Recently, I dug a hole of approximately two meters square in my garden and over the course of four days built my own pond. My children (who have now left home) bought a goldfish at a festival about 20 years ago and took it home and housed it in a fish tank of 60 cm in length. It was still alive after all that time, so I released it into my new pond. This goldfish which had lived all its life in such a small tank had grown to almost the length of that tank's shorter side, and I wanted to let it enjoy the experience of freely swimming around in a wide space, even if it would be a relatively short time before it died from old age.

When I completed that pond and released the goldfish into it, the goldfish did not at all start swimming in a normal manner, but instead flipped its front fins around and only moved in a backwards direction. It continued to do that for some time after being placed in the pool, so I began to wonder if it had actually forgotten how to swim after being cooped up in such a small tank for so long. However, after a while it seemed to gain some energy and started to swim in a forwards direction.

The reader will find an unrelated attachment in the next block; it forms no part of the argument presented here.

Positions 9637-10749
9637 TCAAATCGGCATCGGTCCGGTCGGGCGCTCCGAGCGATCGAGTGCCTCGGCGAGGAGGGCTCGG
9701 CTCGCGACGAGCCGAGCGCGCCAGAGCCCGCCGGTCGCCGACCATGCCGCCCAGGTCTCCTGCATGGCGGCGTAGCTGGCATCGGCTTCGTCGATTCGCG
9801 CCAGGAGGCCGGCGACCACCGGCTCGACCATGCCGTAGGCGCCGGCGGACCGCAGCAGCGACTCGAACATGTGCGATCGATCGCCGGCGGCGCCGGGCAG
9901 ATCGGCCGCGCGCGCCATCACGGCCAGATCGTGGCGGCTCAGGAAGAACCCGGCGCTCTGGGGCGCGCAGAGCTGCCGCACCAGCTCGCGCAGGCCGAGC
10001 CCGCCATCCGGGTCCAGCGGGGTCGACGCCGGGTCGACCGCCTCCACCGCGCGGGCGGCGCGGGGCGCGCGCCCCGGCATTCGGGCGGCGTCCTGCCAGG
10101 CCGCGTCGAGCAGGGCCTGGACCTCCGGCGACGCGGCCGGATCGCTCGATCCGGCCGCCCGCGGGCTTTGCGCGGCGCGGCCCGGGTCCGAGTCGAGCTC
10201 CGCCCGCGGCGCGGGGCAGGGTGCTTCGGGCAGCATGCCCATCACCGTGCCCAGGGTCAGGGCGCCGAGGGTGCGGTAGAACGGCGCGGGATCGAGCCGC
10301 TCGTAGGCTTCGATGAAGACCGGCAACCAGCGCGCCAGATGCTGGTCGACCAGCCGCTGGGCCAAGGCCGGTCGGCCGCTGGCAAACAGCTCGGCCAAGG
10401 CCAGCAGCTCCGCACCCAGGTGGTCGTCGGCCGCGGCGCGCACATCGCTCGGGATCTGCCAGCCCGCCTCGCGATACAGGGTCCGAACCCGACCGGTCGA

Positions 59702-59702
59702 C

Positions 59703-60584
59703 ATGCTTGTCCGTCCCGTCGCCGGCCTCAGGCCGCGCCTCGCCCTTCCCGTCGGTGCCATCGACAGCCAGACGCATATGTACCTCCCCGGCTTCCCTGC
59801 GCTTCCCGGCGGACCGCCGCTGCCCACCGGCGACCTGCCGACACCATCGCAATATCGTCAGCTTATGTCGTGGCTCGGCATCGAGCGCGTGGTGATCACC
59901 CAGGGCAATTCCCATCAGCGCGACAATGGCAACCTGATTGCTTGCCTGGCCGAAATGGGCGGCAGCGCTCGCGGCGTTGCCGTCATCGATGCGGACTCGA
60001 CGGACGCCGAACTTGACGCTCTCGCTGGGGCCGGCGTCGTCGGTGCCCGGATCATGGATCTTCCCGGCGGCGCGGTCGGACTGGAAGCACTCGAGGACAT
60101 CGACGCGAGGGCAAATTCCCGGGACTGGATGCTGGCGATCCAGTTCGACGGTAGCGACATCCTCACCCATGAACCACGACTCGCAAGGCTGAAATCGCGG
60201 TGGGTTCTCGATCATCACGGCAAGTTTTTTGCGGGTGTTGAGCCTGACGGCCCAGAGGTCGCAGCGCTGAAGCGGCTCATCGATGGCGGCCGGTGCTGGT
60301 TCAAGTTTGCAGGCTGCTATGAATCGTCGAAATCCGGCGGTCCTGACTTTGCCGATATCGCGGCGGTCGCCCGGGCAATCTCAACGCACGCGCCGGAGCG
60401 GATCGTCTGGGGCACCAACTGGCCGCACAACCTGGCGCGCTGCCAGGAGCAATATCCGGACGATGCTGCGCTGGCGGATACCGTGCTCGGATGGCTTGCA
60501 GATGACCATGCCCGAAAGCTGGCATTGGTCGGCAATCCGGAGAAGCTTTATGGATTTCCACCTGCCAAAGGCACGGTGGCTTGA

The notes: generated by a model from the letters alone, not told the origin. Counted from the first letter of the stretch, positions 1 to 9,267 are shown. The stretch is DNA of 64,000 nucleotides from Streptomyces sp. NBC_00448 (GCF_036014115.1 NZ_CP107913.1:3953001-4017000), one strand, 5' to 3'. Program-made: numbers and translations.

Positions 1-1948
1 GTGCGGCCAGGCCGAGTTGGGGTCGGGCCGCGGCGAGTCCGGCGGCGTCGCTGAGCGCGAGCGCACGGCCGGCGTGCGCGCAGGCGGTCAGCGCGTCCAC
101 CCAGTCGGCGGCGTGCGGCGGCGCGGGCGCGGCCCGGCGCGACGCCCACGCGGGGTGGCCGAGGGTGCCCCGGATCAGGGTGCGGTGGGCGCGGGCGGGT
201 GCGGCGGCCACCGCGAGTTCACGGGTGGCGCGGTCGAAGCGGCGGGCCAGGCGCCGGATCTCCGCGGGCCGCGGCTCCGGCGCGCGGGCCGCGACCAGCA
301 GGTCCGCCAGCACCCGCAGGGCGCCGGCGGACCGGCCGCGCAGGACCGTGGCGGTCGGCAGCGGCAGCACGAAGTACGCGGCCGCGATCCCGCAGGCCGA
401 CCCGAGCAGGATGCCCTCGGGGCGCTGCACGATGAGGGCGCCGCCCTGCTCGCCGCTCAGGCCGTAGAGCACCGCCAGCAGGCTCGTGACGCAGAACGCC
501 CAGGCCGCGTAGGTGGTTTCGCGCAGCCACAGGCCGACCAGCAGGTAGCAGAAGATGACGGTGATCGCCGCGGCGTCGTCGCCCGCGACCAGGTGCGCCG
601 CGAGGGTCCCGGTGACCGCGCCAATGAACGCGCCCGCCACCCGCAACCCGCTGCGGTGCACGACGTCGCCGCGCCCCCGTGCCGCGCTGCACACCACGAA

Fish, of course, normally swim in a forwards direction. Swimming in a backwards direction could be considered an adaption to living in such a confined space, to avoid banging its head against the glass walls of the tank, as well as confusion upon being introduced to a comparatively wide area all of a sudden. It is said that in general, fish will only grow to a size that is suitable for their environment. While depending on the concentration of oxygen in the water, the reachable length for fish, in the case of particularly large koi carp, is about half the depth of the pond they live in. Because of this, professional koi breeders sometimes dig a pond of about five meters in depth in extreme cases. A pond so deep that apparently some have been known to accidentally die by falling into their own hole.